A growing number of companies like Lego, Ford, Dell Computer, Coca-Cola and others have made the investments and adopted use of bioplastics in their product lines. Gary Noble, president of Bioplastics Solutions stated that “PHA can replace PVC and match performance and technical requirements, but the cost is the major issue.” Demand for bioplastics is what’s needed to lower costs. Bioplastics currently make up only 1% of the plastics market.

The TOTAL70 window product from Rehau, while it contains recycled PVC, is not truly evolving. Every time you recycle PVC, virgin additives have to be added to make the product reusable. Over time materials degrade along with performance and PVC is no exception. Recycling simply delays the inevitable, which is materials degradation to the point of unusability (end of life) followed by their disposal and subsequent release of toxic components into the environment.

In its annual reports Rehau emphasizes growth, new markets, products, etc. They admit that global megatrends like sustainability challenges them and they invest ten percent of their budget in innovation. Rehau’s manufacturing plant does not use onsite renewable energy although they do purchase green energy credits. They are pursuing resource efficiency in energy and materials use, reducing primary energy consumption and CO2 emissions by 16.8 and 26.5 percent over two years, respectively. Rehau has adapted somewhat to changing conditions, namely EU mandated PVC recycling targets. This has been demonstrated by Rehau’s acquisition of two window recycling companies DEKURA and PVC-R. The company is locally attuned to matters of energy and materials as evidenced by their participation in a number of industry recycling initiatives including VinylPlus, EPPA and Rewindo. Rehau mixes their own PVC onsite and also capture and process waste cuttings during window frame fabrication. While the TOTAL70 window only uses recyclates in its core, the Epwin Group a UK competitor has manufactured complete window profiles using 100% recycled plastic.

The TOTAL70 window product is multi-functional with modular and nested components, designed from the bottom up, has good weather resistance and builds on what works in the building products marketplace. Fitting form to function, Rehau’s offering comes in a range of colors, sizes and styles, and can readily accommodate double and triple pane glass. The TOTAL70 line smartly integrates development with growth across a range of window and door units available. Rehau’s product is responsive to changes in marketplace, like window thermal requirements in the Passivhaus® design standard.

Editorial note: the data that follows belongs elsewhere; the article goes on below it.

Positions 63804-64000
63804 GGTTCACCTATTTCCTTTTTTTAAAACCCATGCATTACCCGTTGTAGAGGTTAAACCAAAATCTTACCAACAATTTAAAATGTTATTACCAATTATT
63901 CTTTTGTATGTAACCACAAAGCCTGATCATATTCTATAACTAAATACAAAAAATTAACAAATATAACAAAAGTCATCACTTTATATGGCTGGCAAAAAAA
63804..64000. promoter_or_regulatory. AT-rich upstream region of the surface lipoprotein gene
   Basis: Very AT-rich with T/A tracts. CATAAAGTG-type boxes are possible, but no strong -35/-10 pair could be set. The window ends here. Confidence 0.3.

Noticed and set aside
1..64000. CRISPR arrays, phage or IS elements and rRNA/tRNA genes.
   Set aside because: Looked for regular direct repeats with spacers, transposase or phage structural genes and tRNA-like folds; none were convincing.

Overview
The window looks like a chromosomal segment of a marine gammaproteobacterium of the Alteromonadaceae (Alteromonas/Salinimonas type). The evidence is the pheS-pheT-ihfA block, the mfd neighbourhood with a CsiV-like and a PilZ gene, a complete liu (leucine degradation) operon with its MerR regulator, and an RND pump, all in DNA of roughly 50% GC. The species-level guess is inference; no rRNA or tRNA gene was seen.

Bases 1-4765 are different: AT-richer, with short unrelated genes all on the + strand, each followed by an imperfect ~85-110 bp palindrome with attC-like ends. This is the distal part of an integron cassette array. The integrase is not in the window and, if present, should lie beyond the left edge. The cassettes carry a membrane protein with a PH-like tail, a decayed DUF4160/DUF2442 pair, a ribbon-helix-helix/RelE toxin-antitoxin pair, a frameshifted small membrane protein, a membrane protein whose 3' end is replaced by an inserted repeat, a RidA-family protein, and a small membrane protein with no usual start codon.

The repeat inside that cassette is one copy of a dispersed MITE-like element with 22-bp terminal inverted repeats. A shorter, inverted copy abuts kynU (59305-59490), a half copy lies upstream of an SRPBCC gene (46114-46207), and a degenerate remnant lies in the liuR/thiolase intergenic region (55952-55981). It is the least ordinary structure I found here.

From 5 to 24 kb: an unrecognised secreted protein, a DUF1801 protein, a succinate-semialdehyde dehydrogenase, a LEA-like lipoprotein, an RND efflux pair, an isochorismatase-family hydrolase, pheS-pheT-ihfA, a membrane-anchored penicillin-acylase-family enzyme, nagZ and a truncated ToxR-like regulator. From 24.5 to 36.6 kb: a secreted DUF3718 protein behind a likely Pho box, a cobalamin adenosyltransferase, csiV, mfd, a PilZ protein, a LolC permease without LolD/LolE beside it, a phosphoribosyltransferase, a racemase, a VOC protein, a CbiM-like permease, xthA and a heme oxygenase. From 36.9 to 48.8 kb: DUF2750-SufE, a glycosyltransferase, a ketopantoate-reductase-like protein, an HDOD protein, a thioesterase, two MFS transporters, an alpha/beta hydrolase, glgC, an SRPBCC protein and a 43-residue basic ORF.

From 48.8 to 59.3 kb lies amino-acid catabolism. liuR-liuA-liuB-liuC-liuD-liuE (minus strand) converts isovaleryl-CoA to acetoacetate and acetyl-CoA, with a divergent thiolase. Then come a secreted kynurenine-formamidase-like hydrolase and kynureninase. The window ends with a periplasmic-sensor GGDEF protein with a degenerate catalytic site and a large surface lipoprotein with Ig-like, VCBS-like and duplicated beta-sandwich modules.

In terms of preparing for the future where petroleum is scarce and costly however, Rehau does not appear to be balancing growth with development of alternatives to petroleum-based polymers. Furthermore, it’s expected that in order to address climate change, costs for petroleum will skyrocket as governments impose carbon taxes and mandate conversion to clean energy economies. Over the long-term, the company needs to evolve if it is to survive. Rehau needs to integrate the unexpected of climate change and rather than dig in its heels, would be well advised to switch to bio-based polymers for its window manufacturing sooner rather than later in order to remain competitive and ahead of the curve. They may also wish to consider outsourcing their PVC mixing and bypass altogether the costs of retooling for bio-based polymers.

Noble, Gary. Telephone interview. 9 Nov. 2018

How to Ensure Real Energy Savings When Rebuilding

The fires in California destroyed many homes and except for a few home sites that may be abandoned for one reason or another, most of these will be rebuilt. Out of the disaster arises an opportunity to design and build replacement homes that are not only more energy efficient than the homes that were lost but, if done properly, can be healthier and more comfortable for their inhabitants.

While building energy codes provide a modicum of energy savings, they fall far short of what can be achieved as they take what largely amounts to a 'one size fits all' prescriptive approach. In California, a building's prescribed level of building insulation and window u-values are based upon its location according to climate zone as defined by the state Title 24 Building Energy Efficiency Standards. The standards do not consider the impact on a building from site-specific landscape features such as topography, shading and wind direction. Sadly, building energy codes do not consider comfort of the building inhabitants, only energy savings.

There are energy conservation measures (ECM) that can yield substantive energy savings while providing greater comfort which are not considered in the building energy code as they are too complex to be 'dumbed down' in order to be prescriptive. One of the best examples of this is daylighting which is a very effective ECM yet is not required by the Title 24 Building Energy Efficiency Standards. Why? Because its too complicated. For if designed incorrectly, daylighting can result in overheating conditions. Another example is natural ventilation which harnesses openings in the building envelope and air pressure differentials to cause air to move through the house providing 'free cooling'. So how do you design a house that incorporates natural lighting and free cooling with real assurances of comfort? Energy modeling.

Interested in a carbon neutral or net-zero home? How you orient the building, shade the glass, incorporate daylighting and passive heating and cooling strategies plus the materials and systems you specify - the sum total of all of these will get you there. Only by using energy modeling can you incorporate all these measures to see the total impact on energy and cost savings. Combine this with life cycle cost analysis and you can even identify those ECMs where you'll get the greatest return on your investment.